It is expected that ebikes will see large growth in use in the coming years; it is also feared that this will have a deleterious impact on (e)cyclist safety since it’s possible that ebikes will generally be used at higher speeds potentially by less-experienced users, and also possible growth in older riders who tend to be more vulnerable to injury when a crash occurs. Feared but largely unknown at this time. [for some parallels, see recently reported large increases in older ebike rider fatalities in NL] Continue reading Motorized bicycles, Ebikes and crash reporting→
A Cross-type Bike-MV collision occurs when a bicyclist and motorist who are traveling in opposing directions collide while the motorist is making a turn. If both are traveling in proper direction, it would be a left cross; as illustrated between the blue vehicle and the bicyclist in the illustration. For a counter-flow bicyclist, a right-cross can occur.
An ebike bill PASSED in 2018: HB2652. Below info is for historical purposes…
[5/10/2017; bill stalled. Never got a House floor vote]
[Current Status as of 3/1/2017: passed the Senate by wide margins, also passed House T&I Committee but they implied it would need to be amended to pass the floor; as of 3/19 it’s not passed the house; see below ] As of spring 2017 there is an e-bike bill working its way through the legislature. SB1273 (2017, 53rd/1st Regular session). This bill, if passed, would address some or all of the confusion documented at length in these pages, at least for e-bikes. The bill’s prime sponsor is Bob Worsley (R-Mesa), is senate president so I’d have to assume it’s going to pass ; [correction, Yarborough is, so I have no idea how i got that wrong] and is moving fast, as of the time of this writing (early February 2017) it has already passed the Senate Transportation and Technology Committee unanimously with little debate. Besides being senate president, Worsley is the chairperson of the senate Transp committee. I have no idea about the house but there’s little apparently standing in the bill’s way. Continue reading Arizona Electric Bicycle Legislation (bill died)→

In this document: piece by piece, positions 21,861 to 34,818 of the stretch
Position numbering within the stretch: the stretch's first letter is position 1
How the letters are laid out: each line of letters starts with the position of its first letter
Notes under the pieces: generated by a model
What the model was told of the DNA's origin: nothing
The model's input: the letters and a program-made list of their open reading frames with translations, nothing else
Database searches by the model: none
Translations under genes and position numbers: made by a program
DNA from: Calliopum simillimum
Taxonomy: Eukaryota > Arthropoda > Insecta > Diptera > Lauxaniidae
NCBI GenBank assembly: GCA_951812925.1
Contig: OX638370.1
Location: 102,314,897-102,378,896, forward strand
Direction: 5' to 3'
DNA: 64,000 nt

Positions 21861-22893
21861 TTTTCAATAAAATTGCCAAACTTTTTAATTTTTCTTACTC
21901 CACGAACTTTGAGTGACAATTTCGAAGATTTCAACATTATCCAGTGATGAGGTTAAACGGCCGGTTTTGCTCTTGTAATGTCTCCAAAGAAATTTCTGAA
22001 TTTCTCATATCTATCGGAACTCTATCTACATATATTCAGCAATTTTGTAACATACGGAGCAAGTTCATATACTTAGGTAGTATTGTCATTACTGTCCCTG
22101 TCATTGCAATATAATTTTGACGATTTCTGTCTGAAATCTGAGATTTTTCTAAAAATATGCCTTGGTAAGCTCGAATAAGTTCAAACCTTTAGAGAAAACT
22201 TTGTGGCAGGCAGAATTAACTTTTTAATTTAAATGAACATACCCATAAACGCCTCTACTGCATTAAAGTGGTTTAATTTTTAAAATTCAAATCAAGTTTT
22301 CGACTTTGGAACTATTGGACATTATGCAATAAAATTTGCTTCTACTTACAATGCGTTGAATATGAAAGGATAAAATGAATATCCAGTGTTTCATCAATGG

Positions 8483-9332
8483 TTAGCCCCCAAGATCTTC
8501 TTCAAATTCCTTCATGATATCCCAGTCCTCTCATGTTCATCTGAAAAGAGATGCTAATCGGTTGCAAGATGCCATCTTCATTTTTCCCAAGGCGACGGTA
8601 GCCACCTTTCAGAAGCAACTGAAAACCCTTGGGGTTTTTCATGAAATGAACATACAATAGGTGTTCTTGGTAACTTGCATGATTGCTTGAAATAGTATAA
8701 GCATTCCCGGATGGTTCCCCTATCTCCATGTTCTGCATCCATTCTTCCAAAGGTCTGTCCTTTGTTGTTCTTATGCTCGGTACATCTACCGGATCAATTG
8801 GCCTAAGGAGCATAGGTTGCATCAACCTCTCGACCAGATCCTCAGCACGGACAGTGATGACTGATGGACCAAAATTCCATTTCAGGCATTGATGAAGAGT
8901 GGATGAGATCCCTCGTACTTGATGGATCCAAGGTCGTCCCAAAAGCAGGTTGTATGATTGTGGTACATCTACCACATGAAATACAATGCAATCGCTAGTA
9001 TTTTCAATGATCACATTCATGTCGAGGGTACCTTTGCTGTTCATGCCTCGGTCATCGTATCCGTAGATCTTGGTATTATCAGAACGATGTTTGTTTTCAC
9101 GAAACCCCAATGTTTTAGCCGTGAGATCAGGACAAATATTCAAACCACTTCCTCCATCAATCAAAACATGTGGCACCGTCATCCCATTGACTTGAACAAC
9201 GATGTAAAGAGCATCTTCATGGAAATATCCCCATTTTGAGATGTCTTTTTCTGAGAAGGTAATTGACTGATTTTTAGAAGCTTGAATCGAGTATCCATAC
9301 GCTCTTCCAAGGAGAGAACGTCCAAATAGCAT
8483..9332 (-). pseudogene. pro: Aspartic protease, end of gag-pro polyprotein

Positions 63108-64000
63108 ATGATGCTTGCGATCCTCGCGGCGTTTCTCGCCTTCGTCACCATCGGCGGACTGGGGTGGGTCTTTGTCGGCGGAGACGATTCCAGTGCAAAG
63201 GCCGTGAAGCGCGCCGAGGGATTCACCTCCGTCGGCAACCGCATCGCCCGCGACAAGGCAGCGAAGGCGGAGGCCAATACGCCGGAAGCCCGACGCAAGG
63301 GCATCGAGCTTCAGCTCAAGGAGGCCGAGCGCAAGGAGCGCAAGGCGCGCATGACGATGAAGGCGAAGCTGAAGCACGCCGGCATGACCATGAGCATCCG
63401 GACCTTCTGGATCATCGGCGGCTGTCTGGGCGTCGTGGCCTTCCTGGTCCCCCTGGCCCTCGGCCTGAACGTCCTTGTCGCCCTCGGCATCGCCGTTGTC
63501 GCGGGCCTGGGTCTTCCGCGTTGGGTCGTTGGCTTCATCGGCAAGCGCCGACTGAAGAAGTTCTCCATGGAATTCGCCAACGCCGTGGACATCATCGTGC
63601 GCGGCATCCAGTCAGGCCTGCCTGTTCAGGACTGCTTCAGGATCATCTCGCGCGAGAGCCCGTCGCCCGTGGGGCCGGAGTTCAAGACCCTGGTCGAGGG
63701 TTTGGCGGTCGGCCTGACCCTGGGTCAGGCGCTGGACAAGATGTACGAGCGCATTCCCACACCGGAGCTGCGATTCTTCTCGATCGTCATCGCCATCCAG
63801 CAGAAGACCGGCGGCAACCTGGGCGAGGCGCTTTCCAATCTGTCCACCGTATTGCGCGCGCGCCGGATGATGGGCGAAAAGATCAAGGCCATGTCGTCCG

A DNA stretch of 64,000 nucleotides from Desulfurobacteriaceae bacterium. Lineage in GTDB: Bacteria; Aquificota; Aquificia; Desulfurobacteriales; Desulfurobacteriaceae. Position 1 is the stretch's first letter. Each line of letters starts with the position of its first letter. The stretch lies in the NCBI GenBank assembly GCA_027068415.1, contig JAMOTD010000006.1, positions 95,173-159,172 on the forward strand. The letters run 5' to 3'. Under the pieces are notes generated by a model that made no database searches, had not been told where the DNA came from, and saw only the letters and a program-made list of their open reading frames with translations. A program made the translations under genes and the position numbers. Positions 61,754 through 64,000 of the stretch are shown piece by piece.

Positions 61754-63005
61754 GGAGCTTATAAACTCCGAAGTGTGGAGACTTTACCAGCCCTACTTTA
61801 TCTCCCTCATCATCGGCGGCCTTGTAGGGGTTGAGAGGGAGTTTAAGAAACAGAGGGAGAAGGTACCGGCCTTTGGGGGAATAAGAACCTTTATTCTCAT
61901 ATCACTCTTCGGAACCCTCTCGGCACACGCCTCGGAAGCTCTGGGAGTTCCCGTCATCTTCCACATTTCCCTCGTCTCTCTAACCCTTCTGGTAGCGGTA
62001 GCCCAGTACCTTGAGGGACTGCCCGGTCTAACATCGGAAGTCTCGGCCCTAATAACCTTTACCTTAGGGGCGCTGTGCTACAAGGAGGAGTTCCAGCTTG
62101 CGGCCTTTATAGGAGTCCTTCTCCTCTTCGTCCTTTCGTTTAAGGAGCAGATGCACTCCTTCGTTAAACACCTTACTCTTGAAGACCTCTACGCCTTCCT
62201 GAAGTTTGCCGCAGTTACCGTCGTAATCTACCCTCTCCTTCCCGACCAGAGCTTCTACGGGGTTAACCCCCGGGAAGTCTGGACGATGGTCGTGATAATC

The rules revolving around operators of a motor vehicle are pretty clear; drivers must have a valid drivers license for other reasons (e.g. to comply with §28-3151 ), and the DL satisfies the elements set forth in 28-1595: name, address, height, etc — but for everyone else it’s remain vague, and in fact court rulings have (repeatedly) looked at the non-motorist provision and struck it down, most recently in 2003 Atkins; and the law hasn’t changed since. Continue reading “Evidence of Identity” Rides Again→
In mid December 2016 Sfbike.org (SanFrancisco Bike Coaltion) issued a warning regarding how Uber autonomously driving cars make right turns. At nearly the same time Uber has de-camped from CA (see e.g. this 12/22/2016 article from recode), literally loading their fleet onto car carriers and driving them to…. Arizona! The decision was based on CA’s regulatory environment for autonomously-driven cars; Uber decided they didn’t want to pursue special permitting which the CA DMV said was required, whereas Arizona has no special permitting required — so long as there’s a live driver sitting in the driver’s seat. More about Uber, below. Continue reading How to make a right turn→
[UPDATE: spring 2018 in AZ State legislature, HB2652, has PASSED; how this relates to local laws isn’t completely clear to me]
This is not coincidentally similar to legislation passed in California in 2015, and pushed by People For Bikes along with the e-bike industry, so start there. I say similar because it’s odd it doesn’t follow the class 1/2/3 in the CA (and as of Aug 2018 the AZ law?)
Electric bikes fall under the category of what Arizona calls a Motorized Bicycle at the state level. There are a number of gotchas involved, which have been copiously documented on these pages, e.g. start here. The main gotcha is illustrated below about unwittingly needing a drivers license, insurance and registration.
No municipality can fix these gotchas, they can only be addressed by the state legislature. I can only speculate the idea is for Tempe (or whoever; there is similar effort for MAG to recommend/adopt model regulations) to adopt rules that would in effect only kick in when the state “fixes” the state statutes. Continue reading Arizona e-bike model municipal law→
Although the vast majority of vehicles are driven at the “normal speed of traffic” — there are many classes of vehicle (or device) which are by their nature sometimes or always driven at less than the normal speed of traffic, yet are generally allowed on the roadway. These include both motorized and non-motorized vehicles. Operation of these vehicles/devices is allowed unless specifically prohibited; for example bicyclists and motor-driven cycles are not permitted in the roadway on limited access highways. They can also be prohibited by minimum speed limits, however as noted here, there are few if any minimum limits established anywhere in AZ.
Besides bicycles, there are many classes of vehicle permitted on any street in Arizona with limitations as noted, these are just examples, there are probably others: Continue reading Slow by nature→
Speed limit signs, maximum speed limits that is, are seen all over town, in the city, and in the country. Some types of roads have “statutory” maximum speed limits, and the limit signs need not be posted; for example residential areas have a statutory limit of 25mph. Continue reading Speed Limit→